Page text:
While home for a visit, one of the bands decided to reunite and got noticed. Unfortunately, they were noticed by a bunch of lawyers who threatened to sue them for using the name “Nightmare.” I like to say I got sued by Casper the ghost (Nightmare is Casper’s horse).

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Tony DiDomenico

Portrait of Tony DiDomenico

I'm Tony DiDomenico. I've been in the woodworking business since the late 70s. Wow, I'm not sure I like the way that sounds. I started an architectural woodworking company in 1988 which is still in operation today. In the early 80s I decided to try my hand at guitar building since I never had a good instrument and I knew my way around woodworking. Well, what an eye opening experience that was, "I'm going to need to do that again!" Having no experience in this craft, lets just say my first attempt was in need of improvement.

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John Hall

Portrait of David Nichols

ASIA has meant so much to me over the years. When I started as a builder, the internet was pretty new and information about guitars and stringed instruments was hard to come by. I was introduced to ASIA in 1999. I started to build guitars in 1998 while recovering from an accident. I was always involved in woodworking. My father was a trained Cabinetmaker / carpenter and I learned so many things from him. His love for wood and working with his hands rubbed off on me. My Father passed away in 1996 and I know would have been involved in the business with me. He was a natural talent at engineering and design. To him I credit with my ability to figure things out and my mechanic skills. He always encouraged me to try. One of his favorite expressions was, “If you don't do it yourself, you won't learn.”

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Steve Kovacik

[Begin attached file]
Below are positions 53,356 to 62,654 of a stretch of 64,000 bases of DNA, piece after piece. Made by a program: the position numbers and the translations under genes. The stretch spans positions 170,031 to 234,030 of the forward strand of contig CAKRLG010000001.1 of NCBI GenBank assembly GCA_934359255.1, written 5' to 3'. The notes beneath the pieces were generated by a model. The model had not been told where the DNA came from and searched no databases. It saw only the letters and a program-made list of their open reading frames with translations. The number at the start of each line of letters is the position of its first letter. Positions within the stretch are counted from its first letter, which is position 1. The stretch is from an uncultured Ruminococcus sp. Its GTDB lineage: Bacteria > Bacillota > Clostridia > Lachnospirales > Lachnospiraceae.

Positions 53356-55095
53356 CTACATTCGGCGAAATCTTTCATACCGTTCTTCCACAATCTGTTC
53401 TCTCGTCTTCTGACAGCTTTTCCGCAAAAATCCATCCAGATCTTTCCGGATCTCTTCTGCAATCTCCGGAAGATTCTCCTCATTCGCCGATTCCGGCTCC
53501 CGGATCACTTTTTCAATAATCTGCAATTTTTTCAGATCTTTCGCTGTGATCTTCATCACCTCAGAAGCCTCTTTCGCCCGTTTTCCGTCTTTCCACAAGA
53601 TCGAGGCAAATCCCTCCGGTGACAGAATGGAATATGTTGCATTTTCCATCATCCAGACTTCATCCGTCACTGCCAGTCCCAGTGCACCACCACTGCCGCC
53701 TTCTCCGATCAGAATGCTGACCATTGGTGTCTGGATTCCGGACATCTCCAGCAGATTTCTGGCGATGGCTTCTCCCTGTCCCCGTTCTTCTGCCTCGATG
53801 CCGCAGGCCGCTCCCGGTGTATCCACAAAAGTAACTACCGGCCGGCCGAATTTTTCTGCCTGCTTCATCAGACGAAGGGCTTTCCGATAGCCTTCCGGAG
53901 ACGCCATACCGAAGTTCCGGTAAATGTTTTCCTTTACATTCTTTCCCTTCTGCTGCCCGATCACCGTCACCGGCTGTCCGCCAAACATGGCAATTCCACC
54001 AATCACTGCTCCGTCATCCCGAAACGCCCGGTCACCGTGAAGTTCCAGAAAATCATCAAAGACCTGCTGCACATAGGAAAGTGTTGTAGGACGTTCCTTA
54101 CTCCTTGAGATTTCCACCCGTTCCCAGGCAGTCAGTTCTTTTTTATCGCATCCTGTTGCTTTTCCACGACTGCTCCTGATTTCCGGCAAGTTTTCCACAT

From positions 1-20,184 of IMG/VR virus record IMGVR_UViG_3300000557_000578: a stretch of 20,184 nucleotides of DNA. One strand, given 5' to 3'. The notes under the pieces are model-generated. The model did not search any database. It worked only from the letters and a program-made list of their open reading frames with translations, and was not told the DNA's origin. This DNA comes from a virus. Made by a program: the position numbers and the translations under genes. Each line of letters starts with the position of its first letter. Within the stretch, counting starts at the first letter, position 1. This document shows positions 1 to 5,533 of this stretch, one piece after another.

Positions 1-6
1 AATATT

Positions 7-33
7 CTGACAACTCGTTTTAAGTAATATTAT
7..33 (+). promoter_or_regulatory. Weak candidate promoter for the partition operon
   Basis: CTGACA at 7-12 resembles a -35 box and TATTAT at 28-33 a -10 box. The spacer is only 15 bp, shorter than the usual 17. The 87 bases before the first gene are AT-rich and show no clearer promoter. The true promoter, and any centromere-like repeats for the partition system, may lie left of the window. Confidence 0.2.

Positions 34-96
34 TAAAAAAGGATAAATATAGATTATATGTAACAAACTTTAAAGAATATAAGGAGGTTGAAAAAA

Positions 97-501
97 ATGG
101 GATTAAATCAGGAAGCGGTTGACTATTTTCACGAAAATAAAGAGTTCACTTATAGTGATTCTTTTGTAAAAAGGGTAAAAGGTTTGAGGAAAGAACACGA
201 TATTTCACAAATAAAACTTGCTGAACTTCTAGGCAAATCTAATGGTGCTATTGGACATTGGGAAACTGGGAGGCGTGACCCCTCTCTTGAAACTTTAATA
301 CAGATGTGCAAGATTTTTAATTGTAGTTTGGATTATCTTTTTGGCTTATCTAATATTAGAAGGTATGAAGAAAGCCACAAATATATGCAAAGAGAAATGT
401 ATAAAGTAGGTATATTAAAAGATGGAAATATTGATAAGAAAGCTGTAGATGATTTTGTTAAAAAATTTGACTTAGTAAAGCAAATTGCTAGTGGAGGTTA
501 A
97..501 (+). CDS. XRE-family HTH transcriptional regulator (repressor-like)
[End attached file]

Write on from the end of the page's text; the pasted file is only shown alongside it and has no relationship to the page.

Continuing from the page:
Portrait of Steve Kovacic

I started off in luthiery as a hobbyist while working in the field of Psychiatric Counseling. I built a number of guitars over 10 years as a hobby before leaving my previous occupation to take up instrument craft full time, that was in 1995. Since then I have worked full time in luthiery. Though I do build a handful of guitars each year the main activity of my shop is repair and restoration of vintage guitars. My shop serves private customers and dealers alike.

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Stan VanDruff (Web Guy)

Portrait of Stan VanDruff

I love music of many genres, but I've had no musical training beyond the cowbell in 1st grade. By 1997, I desperately wanted to learn an instrument. My father taught me woodworking as a wee lad, so I decided to build a guitar (a pipe organ was my second choice). I finished my first steel-string in 1999, and before the lacquer was dry, I took it to the ASIA Symposium in Nashville, Tennessee.

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“ASIA is an organization where you not only grow your skills, but grow your extended family. I have met so many wonderful, knowledgeable people through this organization.” ~Michael Dickinson, Martin Guitar